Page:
StubHub accused of not disclosing when customers buy from touts | Competition and Markets Authority
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StubHub has been accused of not disclosing when customers buy tickets from professional touts, in violation of a legal commitment made to the consumer watchdog.
The Competition and Markets Authority (CMA) requires sites such as Viagogo and StubHub to notify customers when tickets are sold by professional ticket sellers, who dominate resale listings for concerts and other events. which leads fans to pay massively inflated prices.
In responses to the Guardian, StubHub insisted it complied with this requirement, intended to ensure customers know who to contact if they have a problem. This can include denial of admission at the gate because resale sites have continued to sell concert tickets even when resale is not permitted.
A new analysis of the StubHub website earlier this week found that the ticket listings to see artists such as Adele and Coldplay did not contain any details of the sellers, prompting concern from an MP and activists.
While some announcements may come from regular fans who can’t attend and want their money back, a CMA report this year found touts typically behind more than 50% of tickets listed on Viagogo and StubHub.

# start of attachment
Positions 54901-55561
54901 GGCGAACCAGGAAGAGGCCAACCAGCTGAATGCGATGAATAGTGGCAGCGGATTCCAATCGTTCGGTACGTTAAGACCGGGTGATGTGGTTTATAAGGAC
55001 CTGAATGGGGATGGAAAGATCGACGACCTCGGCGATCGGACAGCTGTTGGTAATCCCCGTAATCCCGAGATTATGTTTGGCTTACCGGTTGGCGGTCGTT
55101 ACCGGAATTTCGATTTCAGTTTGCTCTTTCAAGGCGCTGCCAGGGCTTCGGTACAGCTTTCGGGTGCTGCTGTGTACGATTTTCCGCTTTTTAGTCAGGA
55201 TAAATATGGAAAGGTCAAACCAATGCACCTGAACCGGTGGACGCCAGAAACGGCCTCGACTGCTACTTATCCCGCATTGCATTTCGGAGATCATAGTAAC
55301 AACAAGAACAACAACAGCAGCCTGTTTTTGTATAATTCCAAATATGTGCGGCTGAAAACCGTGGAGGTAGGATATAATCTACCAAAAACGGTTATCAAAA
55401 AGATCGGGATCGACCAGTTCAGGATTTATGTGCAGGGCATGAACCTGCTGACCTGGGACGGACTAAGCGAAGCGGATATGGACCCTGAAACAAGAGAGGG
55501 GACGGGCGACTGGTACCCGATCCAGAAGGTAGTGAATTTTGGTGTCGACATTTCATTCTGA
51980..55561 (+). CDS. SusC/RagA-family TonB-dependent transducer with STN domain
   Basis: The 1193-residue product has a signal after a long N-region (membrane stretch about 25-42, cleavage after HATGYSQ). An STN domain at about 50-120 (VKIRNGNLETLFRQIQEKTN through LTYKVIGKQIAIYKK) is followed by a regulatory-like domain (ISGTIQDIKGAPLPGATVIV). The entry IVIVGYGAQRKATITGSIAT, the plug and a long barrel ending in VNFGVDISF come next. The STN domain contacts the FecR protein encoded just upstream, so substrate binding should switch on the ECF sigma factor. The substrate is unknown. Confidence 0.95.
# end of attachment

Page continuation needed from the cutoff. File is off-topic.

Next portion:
Sources in the touting world said some tried to download the required information, but found it was not showing up on StubHub’s website.
The Guardian also cross-checked events on Viagogo and StubHub, and found that the exact seats on the same shows were being disclosed as being advertised by touts on the old site but not the last.
Shortly after the Guardian asked StubHub about the disclosures, certain details of the trader began to appear on the site.
Viagogo bought StubHub last year, but was forced by the CMA to sell its UK and EU business after a competition investigation.
Digital Fuel Capital (DFC) stepped in to buy StubHub UK.
Labor MP Sharon Hodgson, who is the main parliamentary assistant to party leader Keir Starmer, said the apparent lack of disclosure by StubHub “should sound the alarm bells for the CMA”.
She said StubHub appeared to “reverse its legal obligations,” including a pledge made to the CMA as part of its investigation into consumer law violations by Viagogo and StubHub, many of which were exposed to the Guardian.
“Either the evidence presented to the CMA is valid or it is not,” she said.
“If so, I would urge them to do their job, to take enforcement action and to help protect UK consumers.”
Adam Webb, of the music industry group FanFair Alliance, backed by managers of groups including Arctic Monkeys, said the evidence that consumer protection laws were being broken was “clear.”
“I can only assume that AMC ignores this evidence or doesn’t think it is important enough to intervene,” he said.
The CMA said it would take “appropriate action” if there was evidence that companies were not complying with the consumer law.
StubHub said it was “fully compliant” with the requirement to publish touts details. “As the CMA’s commitment states, if we are made aware of a non-compliance, we take corrective action to remove the ads and notify sellers,” a spokesperson said.
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